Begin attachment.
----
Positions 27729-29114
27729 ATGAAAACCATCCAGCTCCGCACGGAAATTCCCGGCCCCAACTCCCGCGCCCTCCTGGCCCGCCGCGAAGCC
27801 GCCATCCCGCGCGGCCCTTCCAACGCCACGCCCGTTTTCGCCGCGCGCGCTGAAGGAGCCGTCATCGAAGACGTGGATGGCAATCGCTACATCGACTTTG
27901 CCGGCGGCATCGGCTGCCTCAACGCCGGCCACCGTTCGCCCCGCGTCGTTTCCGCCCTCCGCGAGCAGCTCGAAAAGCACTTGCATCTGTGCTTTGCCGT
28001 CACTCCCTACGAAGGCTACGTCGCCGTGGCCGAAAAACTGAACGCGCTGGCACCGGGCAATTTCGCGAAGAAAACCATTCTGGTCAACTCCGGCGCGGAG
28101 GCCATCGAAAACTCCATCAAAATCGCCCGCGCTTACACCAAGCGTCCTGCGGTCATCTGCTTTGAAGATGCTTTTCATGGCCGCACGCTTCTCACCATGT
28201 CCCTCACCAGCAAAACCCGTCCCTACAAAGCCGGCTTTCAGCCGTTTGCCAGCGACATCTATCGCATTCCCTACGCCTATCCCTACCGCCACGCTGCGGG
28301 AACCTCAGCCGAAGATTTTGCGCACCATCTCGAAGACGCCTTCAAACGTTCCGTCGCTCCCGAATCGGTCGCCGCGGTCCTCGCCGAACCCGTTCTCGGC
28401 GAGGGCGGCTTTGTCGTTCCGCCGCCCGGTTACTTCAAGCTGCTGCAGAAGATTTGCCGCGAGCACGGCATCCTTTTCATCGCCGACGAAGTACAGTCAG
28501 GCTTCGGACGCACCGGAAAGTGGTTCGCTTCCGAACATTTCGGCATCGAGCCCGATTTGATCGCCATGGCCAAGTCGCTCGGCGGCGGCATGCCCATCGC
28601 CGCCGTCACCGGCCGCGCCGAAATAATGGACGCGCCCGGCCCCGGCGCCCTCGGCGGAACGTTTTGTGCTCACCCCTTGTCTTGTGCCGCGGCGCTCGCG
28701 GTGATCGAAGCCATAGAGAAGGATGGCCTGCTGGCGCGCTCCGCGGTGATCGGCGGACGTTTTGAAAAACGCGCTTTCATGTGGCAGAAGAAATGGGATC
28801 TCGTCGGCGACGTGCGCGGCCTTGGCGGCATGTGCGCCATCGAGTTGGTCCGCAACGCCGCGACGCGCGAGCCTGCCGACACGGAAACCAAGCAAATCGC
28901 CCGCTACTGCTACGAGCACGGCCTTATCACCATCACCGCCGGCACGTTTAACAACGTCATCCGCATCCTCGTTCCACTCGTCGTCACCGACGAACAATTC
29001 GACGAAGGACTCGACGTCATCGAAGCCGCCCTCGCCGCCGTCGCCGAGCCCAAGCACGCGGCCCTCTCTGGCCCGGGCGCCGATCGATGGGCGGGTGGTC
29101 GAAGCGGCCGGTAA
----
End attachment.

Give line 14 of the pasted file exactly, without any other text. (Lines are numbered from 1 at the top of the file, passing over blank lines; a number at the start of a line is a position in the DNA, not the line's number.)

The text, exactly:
28901 CCGCTACTGCTACGAGCACGGCCTTATCACCATCACCGCCGGCACGTTTAACAACGTCATCCGCATCCTCGTTCCACTCGTCGTCACCGACGAACAATTC